Once populated by scores of career girls seeking refuge in the big city, former women's residence the Barbizon Hotel is now up for landmark status. It was added to the National Register of Historic Places in 1982, and the Friends of the Upper East Side Historic Districts is now arguing for local historical cred at a Landmarks Preservation Commission hearing on July 26.
Built in 1927, the 23-story residential hotel typifies the grand, eclectically-styled apartment buildings dotting upper Manhattan. Its steel frame is encased in pink brick tricked out with "eclectic Renaissance and Gothic revival style" details in limestone and terra cotta.
Onetime resident Sylvia Plath (room 1511) wrote in her 1963 novel The Bell Jar that the gussied-up dormitory was populated by wealthy girls whose protective parents “wanted to make sure their daughters were living in a place where men couldn’t get at them and deceive them.”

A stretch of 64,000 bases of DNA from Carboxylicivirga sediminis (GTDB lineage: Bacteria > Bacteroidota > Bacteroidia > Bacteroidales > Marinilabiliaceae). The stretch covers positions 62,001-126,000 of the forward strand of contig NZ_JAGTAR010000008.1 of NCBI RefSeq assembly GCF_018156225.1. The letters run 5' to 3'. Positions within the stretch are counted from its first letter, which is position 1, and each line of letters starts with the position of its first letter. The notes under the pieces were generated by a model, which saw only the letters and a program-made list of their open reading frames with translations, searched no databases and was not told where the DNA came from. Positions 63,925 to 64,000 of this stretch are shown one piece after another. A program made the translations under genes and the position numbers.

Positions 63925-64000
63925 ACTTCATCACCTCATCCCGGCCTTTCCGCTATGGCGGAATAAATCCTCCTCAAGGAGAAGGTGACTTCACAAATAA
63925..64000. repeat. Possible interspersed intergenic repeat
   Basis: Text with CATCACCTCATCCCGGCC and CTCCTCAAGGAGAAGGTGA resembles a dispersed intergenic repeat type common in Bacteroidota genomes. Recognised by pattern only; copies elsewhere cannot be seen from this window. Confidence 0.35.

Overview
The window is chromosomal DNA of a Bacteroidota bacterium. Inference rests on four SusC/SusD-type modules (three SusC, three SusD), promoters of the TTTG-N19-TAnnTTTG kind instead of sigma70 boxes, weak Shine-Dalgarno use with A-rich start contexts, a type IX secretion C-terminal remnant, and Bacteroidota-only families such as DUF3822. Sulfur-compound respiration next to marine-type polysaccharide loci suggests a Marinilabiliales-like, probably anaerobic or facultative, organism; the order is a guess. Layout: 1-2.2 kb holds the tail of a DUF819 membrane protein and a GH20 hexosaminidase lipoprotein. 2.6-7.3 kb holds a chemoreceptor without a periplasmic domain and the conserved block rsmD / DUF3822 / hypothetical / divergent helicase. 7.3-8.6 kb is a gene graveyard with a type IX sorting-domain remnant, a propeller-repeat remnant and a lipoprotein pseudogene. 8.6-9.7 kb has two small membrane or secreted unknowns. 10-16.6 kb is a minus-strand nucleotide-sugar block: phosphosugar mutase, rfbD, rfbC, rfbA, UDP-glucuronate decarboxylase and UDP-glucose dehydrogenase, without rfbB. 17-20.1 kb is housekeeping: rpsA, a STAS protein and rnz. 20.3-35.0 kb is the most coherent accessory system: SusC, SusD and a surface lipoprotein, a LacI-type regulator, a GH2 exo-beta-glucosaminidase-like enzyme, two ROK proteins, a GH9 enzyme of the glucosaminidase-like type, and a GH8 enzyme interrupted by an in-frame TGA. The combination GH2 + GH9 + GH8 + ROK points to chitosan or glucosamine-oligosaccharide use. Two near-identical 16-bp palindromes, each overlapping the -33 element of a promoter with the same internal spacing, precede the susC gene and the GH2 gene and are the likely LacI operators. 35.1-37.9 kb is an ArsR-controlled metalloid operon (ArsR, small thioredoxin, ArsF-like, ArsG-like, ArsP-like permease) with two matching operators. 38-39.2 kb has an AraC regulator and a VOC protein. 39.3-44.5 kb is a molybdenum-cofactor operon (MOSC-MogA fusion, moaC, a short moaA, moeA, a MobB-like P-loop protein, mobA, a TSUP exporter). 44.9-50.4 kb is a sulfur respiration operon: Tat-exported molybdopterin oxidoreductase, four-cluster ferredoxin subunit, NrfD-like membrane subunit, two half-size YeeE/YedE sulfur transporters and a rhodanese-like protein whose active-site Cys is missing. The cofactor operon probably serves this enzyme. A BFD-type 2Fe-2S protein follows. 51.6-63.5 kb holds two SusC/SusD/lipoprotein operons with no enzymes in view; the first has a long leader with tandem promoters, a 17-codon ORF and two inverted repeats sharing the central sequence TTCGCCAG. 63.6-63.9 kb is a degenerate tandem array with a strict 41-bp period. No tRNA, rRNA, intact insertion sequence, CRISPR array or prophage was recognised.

In its heyday, the 9x12 foot rooms, decked out in pink and green, ran the "girls" (Grace Kelly, Liza Minnelli, Joan Didion, Little Edie Beale, and a constant supply of Ford models) as little as $12 a week. Contrast that with the building's condo conversion in 2006, turning those glorified cubicles into luxury apartments starting at $1 million and attracting the likes of Ricky Gervais.
· Hotel Once Home to Famous Single Ladies Could Become Landmark [DNAInfo]
· Buyers: Ricky Gervais [Curbed]